The International Criminal Police Organisation (INTERPOL) can issue Red Notices for the apprehension of criminals worldwide. But while Red Notices can be a valuable law enforcement tool, they are also open to abuse and corruption.
Unfortunately, there are many ways in which Red Notices can be abused, generally by countries which seek to make opponents into political or ideological prisoners.
The Strengthening Respect for Human Rights, Strengthening INTERPOL report published by Fair Trials International examines some of the types of abuses which occur in relation to INTERPOL Red Notices, and provides four key recommendations for addressing those abuses.
What are the main types of abuse?
A Red Notice is an electronic alert which is issued by INTERPOL at the request of an individual country’s law enforcement. It is intended to alert police departments and law enforcement globally that a wanted person’s location is sought, generally with a view to securing an arrest and an extradition.
A Red Notice issued for an illegitimate or inappropriate reason can be considered to be an abuse of the INTERPOL system. This is in large part because the very fact of a Red Notice issued against a person’s name can make it extremely difficult for them to travel, work or generally deal with local law enforcement. Therefore, the consequences of a spurious Red Notice can be significant.
According to the report, there are three main types of abuse relating to the issue of Red Notices:
- Political abuse – for example, issued against exiled political activists or foreign asylum seekers.
- Corruption – this includes the issue of Red Notices by way of retribution or revenge, whether relating to personal matters or corporate affairs.
- Failure to seek extradition – by issuing what is in effect a malicious Red Notice with consequential impacts on the “wanted” person, but without any attempt to bring them back to the issuing country if located.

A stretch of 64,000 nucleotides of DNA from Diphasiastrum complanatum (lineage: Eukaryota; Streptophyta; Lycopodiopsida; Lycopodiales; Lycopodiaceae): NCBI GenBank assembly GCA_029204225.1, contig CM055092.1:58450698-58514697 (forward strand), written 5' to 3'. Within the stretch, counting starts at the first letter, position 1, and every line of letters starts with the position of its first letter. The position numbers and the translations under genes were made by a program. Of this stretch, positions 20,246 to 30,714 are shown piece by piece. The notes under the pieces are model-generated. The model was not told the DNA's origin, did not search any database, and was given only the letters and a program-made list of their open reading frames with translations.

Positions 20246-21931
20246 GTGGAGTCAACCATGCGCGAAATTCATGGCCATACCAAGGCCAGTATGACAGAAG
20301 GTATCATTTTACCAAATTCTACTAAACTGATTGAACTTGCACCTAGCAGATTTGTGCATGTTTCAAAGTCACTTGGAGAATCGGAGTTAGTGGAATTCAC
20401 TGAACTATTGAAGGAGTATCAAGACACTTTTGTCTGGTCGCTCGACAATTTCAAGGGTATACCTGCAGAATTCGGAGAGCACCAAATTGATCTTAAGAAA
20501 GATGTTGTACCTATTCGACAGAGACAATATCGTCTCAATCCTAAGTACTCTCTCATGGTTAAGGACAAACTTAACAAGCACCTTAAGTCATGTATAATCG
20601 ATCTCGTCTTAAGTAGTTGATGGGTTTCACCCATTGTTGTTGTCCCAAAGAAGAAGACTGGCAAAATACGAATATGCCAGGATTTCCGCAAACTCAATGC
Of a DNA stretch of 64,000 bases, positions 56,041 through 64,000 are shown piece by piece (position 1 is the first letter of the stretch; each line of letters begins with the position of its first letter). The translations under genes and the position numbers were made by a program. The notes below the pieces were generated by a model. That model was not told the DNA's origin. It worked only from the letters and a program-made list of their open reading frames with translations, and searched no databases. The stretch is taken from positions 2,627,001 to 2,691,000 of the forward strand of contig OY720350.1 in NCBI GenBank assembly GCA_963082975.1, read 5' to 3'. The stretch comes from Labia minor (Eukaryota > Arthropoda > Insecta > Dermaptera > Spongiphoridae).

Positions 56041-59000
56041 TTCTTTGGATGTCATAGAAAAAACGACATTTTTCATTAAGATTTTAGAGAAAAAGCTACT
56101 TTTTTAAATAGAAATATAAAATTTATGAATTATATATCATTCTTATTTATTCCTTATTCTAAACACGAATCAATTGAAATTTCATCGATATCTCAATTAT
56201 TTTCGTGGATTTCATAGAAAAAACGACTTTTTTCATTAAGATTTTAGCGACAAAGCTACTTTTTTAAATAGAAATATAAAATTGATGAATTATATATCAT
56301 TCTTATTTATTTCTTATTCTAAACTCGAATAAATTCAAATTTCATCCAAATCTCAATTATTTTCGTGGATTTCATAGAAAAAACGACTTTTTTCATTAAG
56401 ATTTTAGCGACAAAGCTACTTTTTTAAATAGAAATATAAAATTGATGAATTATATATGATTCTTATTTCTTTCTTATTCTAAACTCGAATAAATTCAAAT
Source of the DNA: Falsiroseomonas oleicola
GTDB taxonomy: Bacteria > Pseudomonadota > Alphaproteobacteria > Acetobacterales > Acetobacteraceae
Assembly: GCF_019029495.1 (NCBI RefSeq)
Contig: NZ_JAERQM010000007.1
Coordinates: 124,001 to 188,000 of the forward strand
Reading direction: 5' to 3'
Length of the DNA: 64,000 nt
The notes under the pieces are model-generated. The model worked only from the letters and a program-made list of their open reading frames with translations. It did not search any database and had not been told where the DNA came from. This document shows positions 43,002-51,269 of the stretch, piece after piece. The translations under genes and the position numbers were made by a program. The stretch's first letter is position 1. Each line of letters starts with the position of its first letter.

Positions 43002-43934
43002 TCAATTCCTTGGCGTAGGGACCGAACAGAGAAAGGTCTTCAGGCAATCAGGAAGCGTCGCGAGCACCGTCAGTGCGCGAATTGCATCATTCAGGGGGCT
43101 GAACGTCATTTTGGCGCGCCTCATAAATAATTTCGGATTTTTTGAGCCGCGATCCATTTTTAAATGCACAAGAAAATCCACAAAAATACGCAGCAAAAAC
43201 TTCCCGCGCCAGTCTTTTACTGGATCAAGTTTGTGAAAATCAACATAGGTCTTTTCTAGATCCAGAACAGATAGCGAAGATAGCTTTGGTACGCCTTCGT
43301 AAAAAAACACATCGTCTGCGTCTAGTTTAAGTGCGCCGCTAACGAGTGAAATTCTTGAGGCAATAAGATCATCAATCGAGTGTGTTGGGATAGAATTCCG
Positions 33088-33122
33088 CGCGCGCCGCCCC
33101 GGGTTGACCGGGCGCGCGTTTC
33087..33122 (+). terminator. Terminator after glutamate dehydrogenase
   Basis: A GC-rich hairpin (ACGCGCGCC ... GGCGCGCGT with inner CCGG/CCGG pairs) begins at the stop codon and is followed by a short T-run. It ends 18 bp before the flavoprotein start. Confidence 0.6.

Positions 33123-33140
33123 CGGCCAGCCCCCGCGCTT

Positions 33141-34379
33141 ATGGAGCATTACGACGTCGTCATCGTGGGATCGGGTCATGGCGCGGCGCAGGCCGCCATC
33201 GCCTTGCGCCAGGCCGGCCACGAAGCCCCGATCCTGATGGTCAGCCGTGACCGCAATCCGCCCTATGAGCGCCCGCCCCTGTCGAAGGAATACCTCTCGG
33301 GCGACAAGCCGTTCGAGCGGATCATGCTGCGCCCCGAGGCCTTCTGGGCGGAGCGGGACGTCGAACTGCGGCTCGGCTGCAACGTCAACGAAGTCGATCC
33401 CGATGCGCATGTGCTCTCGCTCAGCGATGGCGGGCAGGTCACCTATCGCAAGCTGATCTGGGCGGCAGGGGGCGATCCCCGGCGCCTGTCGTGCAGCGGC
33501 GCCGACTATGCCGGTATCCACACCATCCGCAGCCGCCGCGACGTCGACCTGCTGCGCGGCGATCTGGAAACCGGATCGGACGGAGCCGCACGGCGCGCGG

Recommendations for addressing abuse
The report is highly critical of various aspects of the Red Notice regime, particularly an inherent assumption by INTERPOL that Red Notices are bona fide and have been obtained with the genuine intention of locating, apprehending and extraditing criminals, and not for personal or corrupt agendas or persecution.
The report recommends four main changes to the system:
- Prevention of persecution.
In particular, it is proposed that INTERPOL should scrutinise Red Notices issued in circumstances where there are “substantial grounds” to formulate the view that the Red Notice has been issued in order to conduct a prosecution on a political basis. If such a view is supported, then INTERPOL should be able to arbitrarily refuse to issue or delete any Red Notices against any persons falling in this category.
- Conducting thorough reviews
Although it is intended that national law enforcement bodies provide evidence of arrest warrants before Red Notices are issued, this is not presently a requirement. The report suggests that this should be a minimum standard, and also proposes that INTERPOL conduct more detailed reviews of situations in which Red Notices are issued, including scrutinising available media and having regard to human rights reporting.
- Don’t publish until certain
While a draft Red Notice is being interrogated against the above reviews, INTERPOL should take steps to ensure that it is visible only to it and to the authority which has requested its issue. External law enforcement agencies should not have access to the Red Notice until it has been duly approved by INTERPOL.
The only exception should be in circumstances of urgency, where the report suggests that the onus must be on the requesting law enforcement agency to establish why the issue of the Red Notice is urgent, and why INTERPOL should relax its requirements to issue the notice expeditiously.
- Remain involved at every step
Finally, the report suggests that it is not sufficient for INTERPOL to simply post the Red Notice. If an arrest occurs as a result of the Red Notice, it is recommended that regular follow-ups are conducted with the original issuing law enforcement agency to determine the outcome of any action, including types of charges laid and sentencing.
INTERPOL’s ability to issue Red Notices is a powerful tool to apprehend and extradite criminals. However, in corrupt systems, Red Notices also have the potential to be used to settle personal or political scores. It is therefore important that INTERPOL takes steps to prevent human rights abuses being masked under the auspices of catching “criminals”.
Nyman Gibson Miralis provides expert advice and representation in INTERPOL-related criminal investigations and is experienced in having Red Notices successfully removed.
Contact us if you require assistance.